Journalism That Matters is now entrepreneurial

We’re closing up the Journalism That Matters session at Poynter this morning. A final exercise had us put fingers to keyboard and explain our place in the “new news ecology.” Here’s my 10-minute take:

The new news ecology is authentic, collaborative and transparent. Technology enables it, but should almost be taken for granted. Anything is possible, so the tool or the platform doesn’t matter. The question, the challenge, is what do you want to do? Engage, inform, collaborate and navigate: These are what guide my decisions today, whether I’m improving Newsgarden, brainstorming new products for Serra Media, or speaking, writing and training on the topic of journalism innovation.

Sustainability and marketability also factor into the equation. But the question is not about new business models, it’s about how to cultivate an audience and connect that audience with the right information. If you can do that, the business will take care of itself as many independent journalism start-ups are proving today.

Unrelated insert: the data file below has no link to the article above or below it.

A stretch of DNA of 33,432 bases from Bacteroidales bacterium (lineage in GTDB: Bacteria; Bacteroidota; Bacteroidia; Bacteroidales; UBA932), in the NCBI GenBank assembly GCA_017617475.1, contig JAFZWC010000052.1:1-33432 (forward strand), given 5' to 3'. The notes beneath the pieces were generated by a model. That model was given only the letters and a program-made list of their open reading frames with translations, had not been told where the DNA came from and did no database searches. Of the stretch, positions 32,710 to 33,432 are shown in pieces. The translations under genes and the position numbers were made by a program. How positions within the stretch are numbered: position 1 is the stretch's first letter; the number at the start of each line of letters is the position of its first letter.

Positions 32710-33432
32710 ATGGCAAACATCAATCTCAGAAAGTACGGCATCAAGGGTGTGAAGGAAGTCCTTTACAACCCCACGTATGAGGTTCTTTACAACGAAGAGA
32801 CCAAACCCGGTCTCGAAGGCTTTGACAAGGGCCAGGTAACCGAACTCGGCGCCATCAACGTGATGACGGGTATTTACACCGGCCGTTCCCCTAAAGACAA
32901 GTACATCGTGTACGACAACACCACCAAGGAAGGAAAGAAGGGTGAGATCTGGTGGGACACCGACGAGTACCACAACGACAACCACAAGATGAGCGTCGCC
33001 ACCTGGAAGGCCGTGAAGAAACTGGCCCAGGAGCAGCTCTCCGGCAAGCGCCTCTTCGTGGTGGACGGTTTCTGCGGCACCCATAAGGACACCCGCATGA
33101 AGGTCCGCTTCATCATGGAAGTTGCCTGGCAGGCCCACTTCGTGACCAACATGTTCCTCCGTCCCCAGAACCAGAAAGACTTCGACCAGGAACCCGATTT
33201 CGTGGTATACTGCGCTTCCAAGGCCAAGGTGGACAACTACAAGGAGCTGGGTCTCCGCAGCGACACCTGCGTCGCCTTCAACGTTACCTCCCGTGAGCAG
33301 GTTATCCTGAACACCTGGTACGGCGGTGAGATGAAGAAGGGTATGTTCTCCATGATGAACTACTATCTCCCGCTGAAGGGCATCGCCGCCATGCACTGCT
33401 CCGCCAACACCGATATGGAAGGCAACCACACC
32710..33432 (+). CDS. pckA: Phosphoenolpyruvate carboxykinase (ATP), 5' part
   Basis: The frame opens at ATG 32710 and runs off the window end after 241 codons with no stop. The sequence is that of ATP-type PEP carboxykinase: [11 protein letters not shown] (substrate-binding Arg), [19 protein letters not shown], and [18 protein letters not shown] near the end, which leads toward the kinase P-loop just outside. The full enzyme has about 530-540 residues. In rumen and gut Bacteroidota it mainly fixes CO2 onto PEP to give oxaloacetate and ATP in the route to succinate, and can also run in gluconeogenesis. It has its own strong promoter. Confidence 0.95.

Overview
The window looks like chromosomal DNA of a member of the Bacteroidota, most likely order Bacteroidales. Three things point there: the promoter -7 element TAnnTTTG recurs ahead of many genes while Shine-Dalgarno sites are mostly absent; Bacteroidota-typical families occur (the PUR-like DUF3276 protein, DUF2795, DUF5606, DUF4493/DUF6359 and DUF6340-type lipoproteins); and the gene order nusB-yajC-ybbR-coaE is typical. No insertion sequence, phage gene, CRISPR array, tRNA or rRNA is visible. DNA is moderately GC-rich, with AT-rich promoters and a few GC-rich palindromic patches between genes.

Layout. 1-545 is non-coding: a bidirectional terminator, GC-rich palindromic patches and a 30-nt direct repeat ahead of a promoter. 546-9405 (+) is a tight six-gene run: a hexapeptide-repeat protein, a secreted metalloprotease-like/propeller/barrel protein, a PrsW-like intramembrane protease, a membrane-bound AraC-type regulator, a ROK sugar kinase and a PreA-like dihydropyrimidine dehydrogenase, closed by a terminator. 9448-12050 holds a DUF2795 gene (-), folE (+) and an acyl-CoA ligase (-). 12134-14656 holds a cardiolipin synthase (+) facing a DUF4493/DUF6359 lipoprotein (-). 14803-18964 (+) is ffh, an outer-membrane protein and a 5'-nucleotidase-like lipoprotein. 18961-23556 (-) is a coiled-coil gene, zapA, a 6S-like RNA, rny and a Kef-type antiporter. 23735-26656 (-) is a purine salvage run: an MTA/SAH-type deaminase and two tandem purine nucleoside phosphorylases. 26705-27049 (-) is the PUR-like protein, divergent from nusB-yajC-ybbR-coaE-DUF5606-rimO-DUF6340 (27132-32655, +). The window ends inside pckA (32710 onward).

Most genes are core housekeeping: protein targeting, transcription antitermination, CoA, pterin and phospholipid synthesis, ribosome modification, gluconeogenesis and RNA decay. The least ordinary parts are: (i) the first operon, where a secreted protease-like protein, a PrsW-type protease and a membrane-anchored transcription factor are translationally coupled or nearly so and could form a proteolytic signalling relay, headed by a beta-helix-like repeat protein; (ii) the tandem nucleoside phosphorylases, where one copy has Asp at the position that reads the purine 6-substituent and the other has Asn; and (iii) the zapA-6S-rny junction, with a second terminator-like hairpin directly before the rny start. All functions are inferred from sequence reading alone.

Many people, including Lisa Williams yesterday, have suggested that journalism will survive its institutions. That should be the focus for journalists today. How do you bring to bear your skills, values and expertise on this new information ecosystem? It’s not a question of “how do you save your newspaper?” That can’t be solved by a focus group or panel discussion, not can it be solved by a beat reporter who’s still lucky to have a job. But a piece of it can be solved if that reporter or his or her editor focus on a form of journalism that is entrepreneurial. It will lead to better information experience for a larger audience. And if it doesn’t help save the institution, at least it will position the journalist to continue the important work beyond the life of that institution.

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